Campus Screening of The Uncondemned
Posted By Kevin R. Johnson, Feb 1, 2017
On Monday night, I attended the showing of the documentary “The Uncondemned” in Everson Hall.
It was a full house, with law and other students, professors (our own Thomas Joo, Margaret Johns, and Karima Bennoune), alumni, and community members in attendance.
The Uncondemned is a spellbinding and powerful movie about the Rwandan genocide. In a time when we need inspiration, the film was inspiring to those worried about social justice. Professor Lisa R. Pruitt played a major role in conceptualizing the prosecution's case against a war criminal with used systematic rape as a tool of war. Professor Pruitt's role has been recognized in various review of the film, including this one in the L.A. Times, as well as this news article in the Sacramento Bee.
I was fortunate to have the opportunity to make introductory remarks. Here’s what I said:
Good evening. I am Kevin Johnson, Dean of UC Davis School of Law. Welcome to this special screening of The Uncondemned, sponsored by the School of Law and the UC Davis Human Rights Study Program.
The film documents the story behind the 1998 trial that resulted in the first-ever conviction of rape as an act of genocide and a crime against humanity. You may not be aware of the connection between this groundbreaking trial and UC Davis. Professor Lisa Pruitt, who is here with us tonight, played a critical role in bringing justice to women in Rwanda.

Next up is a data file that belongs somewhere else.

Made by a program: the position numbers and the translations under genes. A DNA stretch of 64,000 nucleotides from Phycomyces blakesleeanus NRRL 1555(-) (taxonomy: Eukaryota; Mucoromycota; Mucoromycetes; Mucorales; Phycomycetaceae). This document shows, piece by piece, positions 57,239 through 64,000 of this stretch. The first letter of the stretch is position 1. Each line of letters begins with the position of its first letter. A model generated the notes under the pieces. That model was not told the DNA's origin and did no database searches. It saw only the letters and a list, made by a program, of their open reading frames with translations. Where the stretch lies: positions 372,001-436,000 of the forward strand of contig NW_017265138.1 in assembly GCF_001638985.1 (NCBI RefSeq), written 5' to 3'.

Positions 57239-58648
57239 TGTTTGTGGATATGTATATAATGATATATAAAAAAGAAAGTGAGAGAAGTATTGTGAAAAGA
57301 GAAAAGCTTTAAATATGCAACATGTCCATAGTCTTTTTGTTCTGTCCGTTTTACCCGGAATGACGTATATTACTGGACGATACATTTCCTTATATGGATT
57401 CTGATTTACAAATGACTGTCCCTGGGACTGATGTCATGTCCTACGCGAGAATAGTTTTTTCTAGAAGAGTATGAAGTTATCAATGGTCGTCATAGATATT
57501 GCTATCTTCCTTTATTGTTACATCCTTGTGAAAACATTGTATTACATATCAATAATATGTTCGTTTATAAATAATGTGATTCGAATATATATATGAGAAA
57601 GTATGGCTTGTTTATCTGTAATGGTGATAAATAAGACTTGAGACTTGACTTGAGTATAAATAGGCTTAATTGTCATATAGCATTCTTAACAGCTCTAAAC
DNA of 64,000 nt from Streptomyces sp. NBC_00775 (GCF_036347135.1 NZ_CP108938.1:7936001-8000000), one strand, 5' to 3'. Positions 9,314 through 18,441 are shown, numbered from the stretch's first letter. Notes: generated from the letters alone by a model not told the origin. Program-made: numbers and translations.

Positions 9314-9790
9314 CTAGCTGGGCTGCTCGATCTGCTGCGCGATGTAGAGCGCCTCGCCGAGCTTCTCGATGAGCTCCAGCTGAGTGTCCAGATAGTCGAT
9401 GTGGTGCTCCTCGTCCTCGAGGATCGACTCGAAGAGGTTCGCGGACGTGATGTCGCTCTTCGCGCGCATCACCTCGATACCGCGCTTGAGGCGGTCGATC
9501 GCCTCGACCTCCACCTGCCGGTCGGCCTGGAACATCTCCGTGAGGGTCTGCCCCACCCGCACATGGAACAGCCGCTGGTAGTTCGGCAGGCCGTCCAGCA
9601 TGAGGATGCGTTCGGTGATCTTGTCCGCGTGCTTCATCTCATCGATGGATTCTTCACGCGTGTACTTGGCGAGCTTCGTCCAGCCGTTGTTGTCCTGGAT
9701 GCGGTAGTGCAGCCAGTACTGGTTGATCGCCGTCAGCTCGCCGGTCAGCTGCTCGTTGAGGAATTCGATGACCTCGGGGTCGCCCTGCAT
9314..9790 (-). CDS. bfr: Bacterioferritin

Professor Pruitt has been with the School of Law since 1999, and she has distinguished herself as an excellent teacher and an outstanding legal scholar. In recent weeks, you may have heard her commenting for National Public Radio and other media.
Before coming to UC Davis, Professor Pruitt in 1996 served as a Gender Consultant with the International Criminal Tribunal for Rwanda. There, she assisted in the development of a strategy for the investigation and prosecution of sex crimes committed during the 1994 Rwandan genocide, including development of the protocol to be used by investigators interviewing sexual assault survivors and guidelines for victims’ services. As depicted in the film we’re about to see, Professor Pruitt analyzed the evidence against Jean-Paul Akayesu and advocated that the indictment against him be amended to include sex-assault-based counts. Put simply, Professor Pruitt was part of a team that made history in bringing justice to victims of sexual violence in Rwanda.
The Uncondemned tells the story of the prosecution and trial. I hope it inspires us all to remember the power that each of us has to make a difference when we stand up for justice. This lesson seems especially appropriate for the times in which we live.
Thank you for coming tonight.